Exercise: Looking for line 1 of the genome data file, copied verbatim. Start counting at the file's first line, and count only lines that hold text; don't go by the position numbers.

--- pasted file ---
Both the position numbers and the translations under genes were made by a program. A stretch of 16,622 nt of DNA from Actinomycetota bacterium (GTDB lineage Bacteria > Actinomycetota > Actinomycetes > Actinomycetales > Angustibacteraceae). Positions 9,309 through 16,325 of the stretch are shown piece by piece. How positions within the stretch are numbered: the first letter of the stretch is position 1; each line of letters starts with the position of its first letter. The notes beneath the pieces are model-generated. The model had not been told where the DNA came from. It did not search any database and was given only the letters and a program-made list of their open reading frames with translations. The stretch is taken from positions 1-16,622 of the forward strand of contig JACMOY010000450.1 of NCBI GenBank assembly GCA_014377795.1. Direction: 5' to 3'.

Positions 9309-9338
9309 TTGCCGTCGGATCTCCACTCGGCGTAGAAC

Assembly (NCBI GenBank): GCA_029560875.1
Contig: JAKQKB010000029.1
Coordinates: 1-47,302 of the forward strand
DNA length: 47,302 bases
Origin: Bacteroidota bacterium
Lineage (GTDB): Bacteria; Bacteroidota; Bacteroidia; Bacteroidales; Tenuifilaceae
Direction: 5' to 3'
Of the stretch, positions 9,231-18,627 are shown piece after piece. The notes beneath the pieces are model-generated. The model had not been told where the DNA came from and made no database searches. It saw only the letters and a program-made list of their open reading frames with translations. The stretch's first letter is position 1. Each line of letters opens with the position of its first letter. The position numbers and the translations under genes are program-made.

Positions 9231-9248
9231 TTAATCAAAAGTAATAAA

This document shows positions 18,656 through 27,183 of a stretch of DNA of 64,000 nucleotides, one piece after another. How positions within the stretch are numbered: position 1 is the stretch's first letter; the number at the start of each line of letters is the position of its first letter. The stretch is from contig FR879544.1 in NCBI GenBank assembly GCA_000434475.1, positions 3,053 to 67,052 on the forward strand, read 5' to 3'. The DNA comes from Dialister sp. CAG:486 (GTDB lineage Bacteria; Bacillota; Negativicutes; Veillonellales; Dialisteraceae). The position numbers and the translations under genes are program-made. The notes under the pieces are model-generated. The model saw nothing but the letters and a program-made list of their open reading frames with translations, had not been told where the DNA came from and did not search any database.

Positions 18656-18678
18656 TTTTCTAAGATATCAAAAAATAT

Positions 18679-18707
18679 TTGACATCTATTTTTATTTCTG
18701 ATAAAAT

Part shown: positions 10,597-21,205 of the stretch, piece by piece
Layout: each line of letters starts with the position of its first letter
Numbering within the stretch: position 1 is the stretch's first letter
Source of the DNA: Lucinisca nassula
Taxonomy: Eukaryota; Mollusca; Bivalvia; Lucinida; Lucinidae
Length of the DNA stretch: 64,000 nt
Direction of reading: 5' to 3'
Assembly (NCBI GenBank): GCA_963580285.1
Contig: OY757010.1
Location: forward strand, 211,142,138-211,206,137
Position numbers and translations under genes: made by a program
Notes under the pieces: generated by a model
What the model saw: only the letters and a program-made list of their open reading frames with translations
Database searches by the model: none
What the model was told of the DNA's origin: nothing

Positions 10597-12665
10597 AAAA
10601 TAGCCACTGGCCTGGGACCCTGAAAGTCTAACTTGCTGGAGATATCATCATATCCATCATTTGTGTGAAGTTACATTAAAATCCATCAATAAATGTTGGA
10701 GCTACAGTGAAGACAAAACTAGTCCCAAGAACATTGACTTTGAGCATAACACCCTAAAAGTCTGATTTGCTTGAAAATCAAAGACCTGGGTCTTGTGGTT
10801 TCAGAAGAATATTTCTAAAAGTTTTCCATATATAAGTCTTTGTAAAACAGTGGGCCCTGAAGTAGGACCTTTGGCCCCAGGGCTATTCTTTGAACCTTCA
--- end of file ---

Both the position numbers and the translations under genes were made by a program. A stretch of 16,622 nt of DNA from Actinomycetota bacterium (GTDB lineage Bacteria > Actinomycetota > Actinomycetes > Actinomycetales > Angustibacteraceae). Positions 9,309 through 16,325 of the stretch are shown piece by piece. How positions within the stretch are numbered: the first letter of the stretch is position 1; each line of letters starts with the position of its first letter. The notes beneath the pieces are model-generated. The model had not been told where the DNA came from. It did not search any database and was given only the letters and a program-made list of their open reading frames with translations. The stretch is taken from positions 1-16,622 of the forward strand of contig JACMOY010000450.1 of NCBI GenBank assembly GCA_014377795.1. Direction: 5' to 3'.